A kinematic comparison of overground and treadmill walking

F. Alton, L. Baldey, S. Caplan, M.C. Morrissey
Clinical Biomechanics 1998, 13 (6): 434-440
11415818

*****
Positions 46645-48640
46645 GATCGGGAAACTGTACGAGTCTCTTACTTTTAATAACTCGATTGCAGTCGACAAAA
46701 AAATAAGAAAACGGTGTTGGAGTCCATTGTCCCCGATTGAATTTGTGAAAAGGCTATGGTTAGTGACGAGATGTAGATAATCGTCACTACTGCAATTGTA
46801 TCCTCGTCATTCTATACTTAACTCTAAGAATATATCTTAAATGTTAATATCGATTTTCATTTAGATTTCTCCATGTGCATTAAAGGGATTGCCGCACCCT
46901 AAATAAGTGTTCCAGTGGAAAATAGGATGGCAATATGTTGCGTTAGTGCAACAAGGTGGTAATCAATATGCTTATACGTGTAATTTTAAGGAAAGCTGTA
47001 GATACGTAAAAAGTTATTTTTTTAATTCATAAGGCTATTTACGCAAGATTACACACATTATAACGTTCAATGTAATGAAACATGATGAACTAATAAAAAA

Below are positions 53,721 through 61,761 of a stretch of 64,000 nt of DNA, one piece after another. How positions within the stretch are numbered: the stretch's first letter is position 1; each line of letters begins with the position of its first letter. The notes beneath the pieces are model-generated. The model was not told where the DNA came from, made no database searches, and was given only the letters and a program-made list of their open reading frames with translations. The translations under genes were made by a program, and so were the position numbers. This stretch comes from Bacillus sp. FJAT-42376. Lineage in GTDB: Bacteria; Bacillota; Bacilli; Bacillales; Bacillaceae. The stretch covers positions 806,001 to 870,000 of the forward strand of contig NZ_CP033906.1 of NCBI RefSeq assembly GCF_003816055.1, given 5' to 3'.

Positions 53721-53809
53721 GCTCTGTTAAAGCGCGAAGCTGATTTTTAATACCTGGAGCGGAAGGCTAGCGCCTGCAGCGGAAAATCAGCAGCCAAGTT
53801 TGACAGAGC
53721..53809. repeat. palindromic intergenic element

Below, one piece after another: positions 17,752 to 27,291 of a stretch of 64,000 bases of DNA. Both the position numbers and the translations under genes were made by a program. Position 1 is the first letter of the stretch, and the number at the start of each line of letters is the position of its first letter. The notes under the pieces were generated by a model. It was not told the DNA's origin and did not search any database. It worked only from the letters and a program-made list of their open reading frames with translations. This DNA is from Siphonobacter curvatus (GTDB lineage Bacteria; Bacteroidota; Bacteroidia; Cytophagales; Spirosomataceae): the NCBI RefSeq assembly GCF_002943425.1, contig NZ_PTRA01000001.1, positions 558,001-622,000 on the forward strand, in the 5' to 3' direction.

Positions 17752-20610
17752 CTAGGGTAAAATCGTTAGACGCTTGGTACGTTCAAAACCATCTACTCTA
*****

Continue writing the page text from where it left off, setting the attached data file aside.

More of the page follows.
OBJECTIVE: To compare overground and treadmill ambulation for possible differences in gait temporal variables and leg joint kinematics. DESIGN: A human subject trial of walking in two conditions. BACKGROUND: The treadmill is frequently used to simulate overground ambulation; however, the literature shows a wide difference of opinion as to whether the treadmill replicates the overground environment. METHODS: A total of 17 uninjured subjects walked overground at their preferred velocity. The treadmill was then set at the average velocity obtained in overground walking. Gait temporal variables and leg joint kinematics were analysed using the three dimensional (3D) Kinemetrix Motion Analysis System. The data were analysed separately for the two gender groups and for the groups combined. RESULTS: In the females, only the maximum hip flexion angle was significantly different in the two conditions with greater flexion occurring on the treadmill. For males, significant differences were noted between the two conditions for cadence and maximum knee flexion angle with greater values in the treadmill walking. When all subjects were compared, significant increases were seen during treadmill walking in hip range of motion, maximum hip flexion joint angle and cadence, while a significant decrease was observed in stance time. CONCLUSIONS: Statistically significant differences exist between overground and treadmill walking in healthy subjects for some joint kinematic and temporal variables. RELEVANCE: The results of this and other studies demonstrate that the kinematics of human walking differ in treadmill and overground ambulation. The next step in this line of research is to assess whether the kinematic differences in the two walking conditions are exhibited in different patient groups. If differences do exist in patient groups, then the interpretation of treadmill-based gait analysis findings should not be extended to that of ground walking, particularly where the patient has an impaired hip function, such as that exemplified after total hip replacement.

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